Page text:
“I think we’re going to have a baby today.”
“Really! Now? Should we go?”
“Slow down,” I laughed. “It’s early. We’ve got lots of time, and besides, we have to get that garden in!”
Five years before, carried helplessly like a seed on the winds of passion, I had quit my job in Memphis to resettle with Bill in Boston, his hometown. For him, the move was a homecoming. His New England roots were deep, and he thrived. No so for me. My south-southwestern sensibilities struggled to take root in Boston’s fast-paced, abrupt social milieu. Drivers leaned out of their car windows to scream at one another; clerks were surly and rude; and the timid were left standing on the subway platform to wait for the next train. I hated having to jockey for position in every queue and feared the white-knuckled game of chicken required to navigate the traffic circles. How I longed for a friendly smile and a syrupy “thank ya, sugah” at the corner store!
But once Katie came along, there was no going back. Our family was planted. I would adapt, but Bill and I had a pact: Every year I would need to cultivate my spirit with a trip home to Oklahoma to see family and friends. An infusion of the familiar, a strengthening of ties, and a reconnection to my heritage were the essential elements for my thriving in a new soil. Even more, our kids would know they were a grafting of two places, two families. What they drew from their New England birthplace would be met with some experience from the midlands.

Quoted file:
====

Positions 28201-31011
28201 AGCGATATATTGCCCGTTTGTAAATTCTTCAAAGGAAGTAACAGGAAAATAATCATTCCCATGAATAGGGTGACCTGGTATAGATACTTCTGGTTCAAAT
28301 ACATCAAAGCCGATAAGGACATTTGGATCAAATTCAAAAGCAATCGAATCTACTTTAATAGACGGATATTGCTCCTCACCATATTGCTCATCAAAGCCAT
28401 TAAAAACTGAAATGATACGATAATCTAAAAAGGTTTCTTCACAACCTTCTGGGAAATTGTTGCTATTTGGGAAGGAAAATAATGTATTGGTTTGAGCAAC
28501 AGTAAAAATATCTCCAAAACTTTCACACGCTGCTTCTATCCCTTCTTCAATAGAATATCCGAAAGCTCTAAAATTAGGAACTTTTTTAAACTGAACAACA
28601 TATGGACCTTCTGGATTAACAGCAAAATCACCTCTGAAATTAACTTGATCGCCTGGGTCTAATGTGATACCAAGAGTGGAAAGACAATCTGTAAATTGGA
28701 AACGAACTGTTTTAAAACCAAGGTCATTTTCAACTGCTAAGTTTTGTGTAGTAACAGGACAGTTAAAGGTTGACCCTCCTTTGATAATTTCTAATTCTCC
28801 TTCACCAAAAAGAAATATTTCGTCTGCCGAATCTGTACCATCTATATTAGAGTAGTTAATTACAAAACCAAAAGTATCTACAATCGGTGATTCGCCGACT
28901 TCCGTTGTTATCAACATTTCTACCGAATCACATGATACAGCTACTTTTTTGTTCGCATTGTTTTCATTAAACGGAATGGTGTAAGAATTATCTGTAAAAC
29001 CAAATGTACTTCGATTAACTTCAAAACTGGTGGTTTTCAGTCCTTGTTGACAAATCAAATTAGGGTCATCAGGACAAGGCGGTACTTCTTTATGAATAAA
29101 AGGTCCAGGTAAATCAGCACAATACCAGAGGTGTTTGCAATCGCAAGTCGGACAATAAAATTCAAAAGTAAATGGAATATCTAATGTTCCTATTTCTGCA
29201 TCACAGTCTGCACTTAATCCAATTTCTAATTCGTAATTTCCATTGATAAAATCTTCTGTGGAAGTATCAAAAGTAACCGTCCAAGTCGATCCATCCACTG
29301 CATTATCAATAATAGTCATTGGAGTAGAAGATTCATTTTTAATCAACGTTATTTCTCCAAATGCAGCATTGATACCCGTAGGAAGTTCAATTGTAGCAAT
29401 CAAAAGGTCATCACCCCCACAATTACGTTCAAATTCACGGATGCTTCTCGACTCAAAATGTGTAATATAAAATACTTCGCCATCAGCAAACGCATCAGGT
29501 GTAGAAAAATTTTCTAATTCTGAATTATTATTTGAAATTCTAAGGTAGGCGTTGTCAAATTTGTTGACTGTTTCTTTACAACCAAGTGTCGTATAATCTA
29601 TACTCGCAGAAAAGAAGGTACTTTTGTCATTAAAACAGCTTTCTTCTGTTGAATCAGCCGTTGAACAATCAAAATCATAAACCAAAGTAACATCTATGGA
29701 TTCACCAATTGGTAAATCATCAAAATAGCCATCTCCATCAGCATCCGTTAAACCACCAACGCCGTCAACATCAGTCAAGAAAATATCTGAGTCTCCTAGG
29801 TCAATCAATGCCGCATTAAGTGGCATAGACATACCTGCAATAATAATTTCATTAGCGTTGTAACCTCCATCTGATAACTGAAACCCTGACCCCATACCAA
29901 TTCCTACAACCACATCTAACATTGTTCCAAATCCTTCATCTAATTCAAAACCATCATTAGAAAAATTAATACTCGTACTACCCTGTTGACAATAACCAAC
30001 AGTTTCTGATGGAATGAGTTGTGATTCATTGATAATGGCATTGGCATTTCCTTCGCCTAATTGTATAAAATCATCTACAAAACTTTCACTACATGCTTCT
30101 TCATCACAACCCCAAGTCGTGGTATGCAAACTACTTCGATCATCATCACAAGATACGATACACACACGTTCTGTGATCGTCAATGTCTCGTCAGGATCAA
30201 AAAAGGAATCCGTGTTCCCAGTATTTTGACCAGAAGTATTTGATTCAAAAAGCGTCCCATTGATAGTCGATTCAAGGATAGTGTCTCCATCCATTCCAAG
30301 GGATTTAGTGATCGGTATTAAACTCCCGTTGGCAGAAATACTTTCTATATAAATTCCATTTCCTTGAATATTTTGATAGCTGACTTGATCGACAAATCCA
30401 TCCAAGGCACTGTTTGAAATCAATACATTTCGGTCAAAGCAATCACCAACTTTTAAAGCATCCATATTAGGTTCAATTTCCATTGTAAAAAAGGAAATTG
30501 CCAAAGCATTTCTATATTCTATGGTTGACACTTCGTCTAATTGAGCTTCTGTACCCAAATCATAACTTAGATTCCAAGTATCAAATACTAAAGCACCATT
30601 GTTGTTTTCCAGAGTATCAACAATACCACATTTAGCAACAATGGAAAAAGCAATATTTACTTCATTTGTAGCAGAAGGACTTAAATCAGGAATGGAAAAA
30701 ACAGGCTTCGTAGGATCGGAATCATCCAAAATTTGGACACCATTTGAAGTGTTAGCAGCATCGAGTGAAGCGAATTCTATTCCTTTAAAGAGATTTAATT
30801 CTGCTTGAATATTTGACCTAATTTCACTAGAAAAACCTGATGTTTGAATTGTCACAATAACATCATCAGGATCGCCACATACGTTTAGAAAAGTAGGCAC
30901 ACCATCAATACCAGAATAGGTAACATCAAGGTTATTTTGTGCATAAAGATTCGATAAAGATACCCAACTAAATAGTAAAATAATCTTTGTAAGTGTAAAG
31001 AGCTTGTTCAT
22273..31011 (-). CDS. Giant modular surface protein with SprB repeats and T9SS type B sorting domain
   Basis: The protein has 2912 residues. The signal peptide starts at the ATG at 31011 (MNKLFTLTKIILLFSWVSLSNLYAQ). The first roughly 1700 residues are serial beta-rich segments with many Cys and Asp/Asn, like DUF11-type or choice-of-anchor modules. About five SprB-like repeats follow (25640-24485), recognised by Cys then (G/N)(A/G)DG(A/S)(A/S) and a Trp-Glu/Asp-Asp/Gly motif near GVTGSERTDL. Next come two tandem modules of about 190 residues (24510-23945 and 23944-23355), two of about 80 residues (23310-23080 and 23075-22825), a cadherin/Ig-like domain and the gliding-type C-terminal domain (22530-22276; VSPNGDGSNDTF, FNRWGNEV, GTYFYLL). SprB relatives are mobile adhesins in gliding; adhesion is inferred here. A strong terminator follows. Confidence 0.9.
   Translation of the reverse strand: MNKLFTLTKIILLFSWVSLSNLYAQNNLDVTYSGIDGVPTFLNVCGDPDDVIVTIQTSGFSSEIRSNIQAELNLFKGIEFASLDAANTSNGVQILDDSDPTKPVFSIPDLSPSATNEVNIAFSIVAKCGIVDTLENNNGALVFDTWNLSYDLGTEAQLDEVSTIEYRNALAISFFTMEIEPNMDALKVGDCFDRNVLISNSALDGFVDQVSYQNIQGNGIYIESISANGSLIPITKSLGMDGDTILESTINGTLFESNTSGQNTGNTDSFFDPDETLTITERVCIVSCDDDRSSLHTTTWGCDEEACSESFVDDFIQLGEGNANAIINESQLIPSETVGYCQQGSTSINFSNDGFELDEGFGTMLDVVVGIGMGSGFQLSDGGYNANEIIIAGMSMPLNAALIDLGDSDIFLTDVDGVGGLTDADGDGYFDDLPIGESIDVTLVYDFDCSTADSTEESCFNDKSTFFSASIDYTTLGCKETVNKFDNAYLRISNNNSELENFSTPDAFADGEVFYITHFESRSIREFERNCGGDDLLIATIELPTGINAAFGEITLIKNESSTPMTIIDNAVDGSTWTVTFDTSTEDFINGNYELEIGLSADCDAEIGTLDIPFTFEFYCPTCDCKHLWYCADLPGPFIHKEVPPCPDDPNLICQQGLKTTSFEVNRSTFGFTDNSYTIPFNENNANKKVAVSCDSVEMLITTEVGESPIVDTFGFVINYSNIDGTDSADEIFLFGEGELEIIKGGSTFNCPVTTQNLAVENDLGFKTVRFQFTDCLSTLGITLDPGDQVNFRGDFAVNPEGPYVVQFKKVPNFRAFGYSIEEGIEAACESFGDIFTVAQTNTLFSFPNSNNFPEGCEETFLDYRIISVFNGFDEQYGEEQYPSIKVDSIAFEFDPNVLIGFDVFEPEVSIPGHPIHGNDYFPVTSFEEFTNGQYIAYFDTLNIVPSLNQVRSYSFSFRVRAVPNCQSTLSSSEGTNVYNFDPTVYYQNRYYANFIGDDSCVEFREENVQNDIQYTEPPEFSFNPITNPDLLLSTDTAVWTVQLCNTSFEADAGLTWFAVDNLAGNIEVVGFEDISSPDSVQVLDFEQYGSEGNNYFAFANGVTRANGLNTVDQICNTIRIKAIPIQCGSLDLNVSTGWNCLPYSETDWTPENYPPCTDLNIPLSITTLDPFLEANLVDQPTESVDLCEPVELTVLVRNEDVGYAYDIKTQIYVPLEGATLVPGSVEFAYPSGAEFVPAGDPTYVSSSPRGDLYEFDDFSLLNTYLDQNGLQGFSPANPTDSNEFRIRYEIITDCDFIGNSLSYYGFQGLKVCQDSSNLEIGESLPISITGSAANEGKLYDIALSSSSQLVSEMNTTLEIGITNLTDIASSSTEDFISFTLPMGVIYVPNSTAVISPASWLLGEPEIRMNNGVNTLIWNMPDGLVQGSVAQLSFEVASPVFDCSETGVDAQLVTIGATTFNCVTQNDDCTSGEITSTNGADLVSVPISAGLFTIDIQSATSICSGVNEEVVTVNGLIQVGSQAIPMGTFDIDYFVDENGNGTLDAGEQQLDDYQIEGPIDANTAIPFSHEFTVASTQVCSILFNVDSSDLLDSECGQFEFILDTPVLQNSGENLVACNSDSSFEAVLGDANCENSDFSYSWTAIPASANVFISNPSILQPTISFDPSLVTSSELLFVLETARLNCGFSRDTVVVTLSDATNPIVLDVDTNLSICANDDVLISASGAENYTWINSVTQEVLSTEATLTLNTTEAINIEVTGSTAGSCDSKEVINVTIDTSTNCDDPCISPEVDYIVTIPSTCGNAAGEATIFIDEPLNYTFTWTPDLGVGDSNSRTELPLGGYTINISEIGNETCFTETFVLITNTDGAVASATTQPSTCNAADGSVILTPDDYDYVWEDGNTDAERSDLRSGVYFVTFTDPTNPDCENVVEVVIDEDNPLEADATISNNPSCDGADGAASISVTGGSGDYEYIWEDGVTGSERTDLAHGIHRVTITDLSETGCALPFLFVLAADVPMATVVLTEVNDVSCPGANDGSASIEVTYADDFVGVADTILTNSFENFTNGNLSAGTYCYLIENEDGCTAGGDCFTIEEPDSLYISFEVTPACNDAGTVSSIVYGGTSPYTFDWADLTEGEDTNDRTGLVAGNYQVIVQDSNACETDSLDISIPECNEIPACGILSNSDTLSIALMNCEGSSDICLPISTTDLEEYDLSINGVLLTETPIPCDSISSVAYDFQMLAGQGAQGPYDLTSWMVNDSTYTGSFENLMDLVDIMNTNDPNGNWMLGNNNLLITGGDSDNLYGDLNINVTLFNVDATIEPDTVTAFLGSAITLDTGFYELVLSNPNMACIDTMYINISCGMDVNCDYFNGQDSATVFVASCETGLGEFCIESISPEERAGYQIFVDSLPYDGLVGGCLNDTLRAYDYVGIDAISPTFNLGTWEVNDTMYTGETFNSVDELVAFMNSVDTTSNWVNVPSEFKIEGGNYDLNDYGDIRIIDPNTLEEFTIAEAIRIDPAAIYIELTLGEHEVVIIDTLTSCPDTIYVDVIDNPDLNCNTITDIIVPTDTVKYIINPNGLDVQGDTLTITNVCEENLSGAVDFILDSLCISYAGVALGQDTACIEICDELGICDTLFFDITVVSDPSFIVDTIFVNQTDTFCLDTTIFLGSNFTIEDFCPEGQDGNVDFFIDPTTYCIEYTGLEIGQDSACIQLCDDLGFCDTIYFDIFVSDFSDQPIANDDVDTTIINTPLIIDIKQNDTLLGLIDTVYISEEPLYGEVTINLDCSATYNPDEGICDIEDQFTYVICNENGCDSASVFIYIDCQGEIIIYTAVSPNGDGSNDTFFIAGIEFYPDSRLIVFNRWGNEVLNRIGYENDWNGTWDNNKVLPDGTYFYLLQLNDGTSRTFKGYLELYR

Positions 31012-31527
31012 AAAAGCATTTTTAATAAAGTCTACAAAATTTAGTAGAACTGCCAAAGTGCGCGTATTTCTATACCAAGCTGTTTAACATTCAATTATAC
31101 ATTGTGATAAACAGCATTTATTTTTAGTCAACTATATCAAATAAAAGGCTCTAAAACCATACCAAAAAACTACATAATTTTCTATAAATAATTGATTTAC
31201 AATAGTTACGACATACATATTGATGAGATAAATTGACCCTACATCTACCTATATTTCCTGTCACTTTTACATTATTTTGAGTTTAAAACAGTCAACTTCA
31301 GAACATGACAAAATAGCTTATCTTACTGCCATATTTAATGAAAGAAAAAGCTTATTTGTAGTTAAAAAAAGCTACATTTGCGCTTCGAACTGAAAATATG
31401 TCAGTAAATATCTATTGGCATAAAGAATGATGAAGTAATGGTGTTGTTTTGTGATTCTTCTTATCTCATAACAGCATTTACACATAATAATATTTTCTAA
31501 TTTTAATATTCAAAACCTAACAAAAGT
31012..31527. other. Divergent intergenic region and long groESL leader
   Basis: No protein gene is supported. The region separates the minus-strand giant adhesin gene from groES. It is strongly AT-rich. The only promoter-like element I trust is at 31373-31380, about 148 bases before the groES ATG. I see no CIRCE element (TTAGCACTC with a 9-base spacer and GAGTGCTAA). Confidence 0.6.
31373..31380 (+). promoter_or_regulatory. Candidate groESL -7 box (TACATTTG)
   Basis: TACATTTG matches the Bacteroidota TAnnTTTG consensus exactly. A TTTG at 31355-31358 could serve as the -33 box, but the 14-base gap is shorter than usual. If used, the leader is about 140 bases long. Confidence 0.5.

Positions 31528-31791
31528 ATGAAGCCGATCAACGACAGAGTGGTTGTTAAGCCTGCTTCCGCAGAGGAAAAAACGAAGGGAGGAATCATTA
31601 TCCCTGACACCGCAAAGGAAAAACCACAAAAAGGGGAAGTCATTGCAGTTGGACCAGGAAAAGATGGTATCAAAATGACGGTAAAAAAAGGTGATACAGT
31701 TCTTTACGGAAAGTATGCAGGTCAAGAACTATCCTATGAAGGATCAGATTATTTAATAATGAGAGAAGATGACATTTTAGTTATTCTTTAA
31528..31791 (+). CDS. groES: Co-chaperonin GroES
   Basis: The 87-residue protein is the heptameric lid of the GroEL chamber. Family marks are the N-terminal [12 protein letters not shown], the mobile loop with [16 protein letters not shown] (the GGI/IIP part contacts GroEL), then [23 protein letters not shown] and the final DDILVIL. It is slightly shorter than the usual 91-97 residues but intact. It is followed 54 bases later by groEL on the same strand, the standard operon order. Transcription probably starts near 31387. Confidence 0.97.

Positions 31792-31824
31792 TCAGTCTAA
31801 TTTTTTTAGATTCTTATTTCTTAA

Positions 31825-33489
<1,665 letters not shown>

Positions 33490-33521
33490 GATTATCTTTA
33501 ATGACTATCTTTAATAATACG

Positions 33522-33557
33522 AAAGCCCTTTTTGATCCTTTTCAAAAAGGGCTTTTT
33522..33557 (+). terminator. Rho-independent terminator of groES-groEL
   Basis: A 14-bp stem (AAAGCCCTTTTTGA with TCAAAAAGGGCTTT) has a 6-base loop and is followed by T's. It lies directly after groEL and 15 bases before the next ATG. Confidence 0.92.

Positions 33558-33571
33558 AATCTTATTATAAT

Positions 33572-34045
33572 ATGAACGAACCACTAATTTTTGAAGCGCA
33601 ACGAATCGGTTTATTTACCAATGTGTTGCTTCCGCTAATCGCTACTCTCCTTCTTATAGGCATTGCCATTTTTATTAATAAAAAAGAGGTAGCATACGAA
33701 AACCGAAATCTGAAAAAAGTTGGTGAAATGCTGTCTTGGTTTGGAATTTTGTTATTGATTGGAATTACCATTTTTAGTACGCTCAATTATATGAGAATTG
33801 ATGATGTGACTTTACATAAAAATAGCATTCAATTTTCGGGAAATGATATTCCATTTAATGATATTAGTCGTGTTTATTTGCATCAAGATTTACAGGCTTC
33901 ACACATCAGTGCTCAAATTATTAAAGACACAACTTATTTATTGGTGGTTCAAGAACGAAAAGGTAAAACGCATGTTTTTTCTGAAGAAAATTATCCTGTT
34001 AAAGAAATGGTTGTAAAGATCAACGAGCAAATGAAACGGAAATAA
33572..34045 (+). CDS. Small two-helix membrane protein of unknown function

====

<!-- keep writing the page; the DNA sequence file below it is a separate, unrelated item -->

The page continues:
After two years, we bought a house in Hanover, a small town on the South Shore, established as Plymouth plantation pilgrims pressed up the North River into the wilderness. Away from Boston’s urban rush, folks were friendlier, or perhaps just nosier and more likely to notice a newcomer. Although the townies could be clannish, they were not beyond being charmed by a stranger.